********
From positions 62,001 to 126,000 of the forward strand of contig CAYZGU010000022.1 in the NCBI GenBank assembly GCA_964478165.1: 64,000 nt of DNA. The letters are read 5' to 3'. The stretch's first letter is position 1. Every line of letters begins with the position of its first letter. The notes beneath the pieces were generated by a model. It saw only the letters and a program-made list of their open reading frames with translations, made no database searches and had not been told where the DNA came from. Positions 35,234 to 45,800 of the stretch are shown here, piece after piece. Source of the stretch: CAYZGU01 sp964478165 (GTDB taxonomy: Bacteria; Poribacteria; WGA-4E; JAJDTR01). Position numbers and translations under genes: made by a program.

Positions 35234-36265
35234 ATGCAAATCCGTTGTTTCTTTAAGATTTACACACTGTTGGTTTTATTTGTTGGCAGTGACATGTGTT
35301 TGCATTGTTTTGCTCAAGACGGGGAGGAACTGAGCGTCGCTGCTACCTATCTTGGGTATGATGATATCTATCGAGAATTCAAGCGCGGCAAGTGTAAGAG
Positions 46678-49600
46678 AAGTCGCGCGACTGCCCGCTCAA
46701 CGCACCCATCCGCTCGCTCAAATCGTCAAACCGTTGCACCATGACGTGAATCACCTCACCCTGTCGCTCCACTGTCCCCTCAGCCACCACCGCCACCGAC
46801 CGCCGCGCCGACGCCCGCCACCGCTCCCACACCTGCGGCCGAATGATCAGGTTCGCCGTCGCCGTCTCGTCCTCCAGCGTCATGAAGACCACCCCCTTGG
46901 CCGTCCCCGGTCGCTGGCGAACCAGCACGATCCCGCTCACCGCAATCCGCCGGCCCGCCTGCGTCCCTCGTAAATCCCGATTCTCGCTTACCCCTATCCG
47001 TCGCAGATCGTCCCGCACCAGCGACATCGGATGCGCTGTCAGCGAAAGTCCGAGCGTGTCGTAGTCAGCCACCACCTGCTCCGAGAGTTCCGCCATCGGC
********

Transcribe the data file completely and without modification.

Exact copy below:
From positions 62,001 to 126,000 of the forward strand of contig CAYZGU010000022.1 in the NCBI GenBank assembly GCA_964478165.1: 64,000 nt of DNA. The letters are read 5' to 3'. The stretch's first letter is position 1. Every line of letters begins with the position of its first letter. The notes beneath the pieces were generated by a model. It saw only the letters and a program-made list of their open reading frames with translations, made no database searches and had not been told where the DNA came from. Positions 35,234 to 45,800 of the stretch are shown here, piece after piece. Source of the stretch: CAYZGU01 sp964478165 (GTDB taxonomy: Bacteria; Poribacteria; WGA-4E; JAJDTR01). Position numbers and translations under genes: made by a program.

Positions 35234-36265
35234 ATGCAAATCCGTTGTTTCTTTAAGATTTACACACTGTTGGTTTTATTTGTTGGCAGTGACATGTGTT
35301 TGCATTGTTTTGCTCAAGACGGGGAGGAACTGAGCGTCGCTGCTACCTATCTTGGGTATGATGATATCTATCGAGAATTCAAGCGCGGCAAGTGTAAGAG
Positions 46678-49600
46678 AAGTCGCGCGACTGCCCGCTCAA
46701 CGCACCCATCCGCTCGCTCAAATCGTCAAACCGTTGCACCATGACGTGAATCACCTCACCCTGTCGCTCCACTGTCCCCTCAGCCACCACCGCCACCGAC
46801 CGCCGCGCCGACGCCCGCCACCGCTCCCACACCTGCGGCCGAATGATCAGGTTCGCCGTCGCCGTCTCGTCCTCCAGCGTCATGAAGACCACCCCCTTGG
46901 CCGTCCCCGGTCGCTGGCGAACCAGCACGATCCCGCTCACCGCAATCCGCCGGCCCGCCTGCGTCCCTCGTAAATCCCGATTCTCGCTTACCCCTATCCG
47001 TCGCAGATCGTCCCGCACCAGCGACATCGGATGCGCTGTCAGCGAAAGTCCGAGCGTGTCGTAGTCAGCCACCACCTGCTCCGAGAGTTCCGCCATCGGC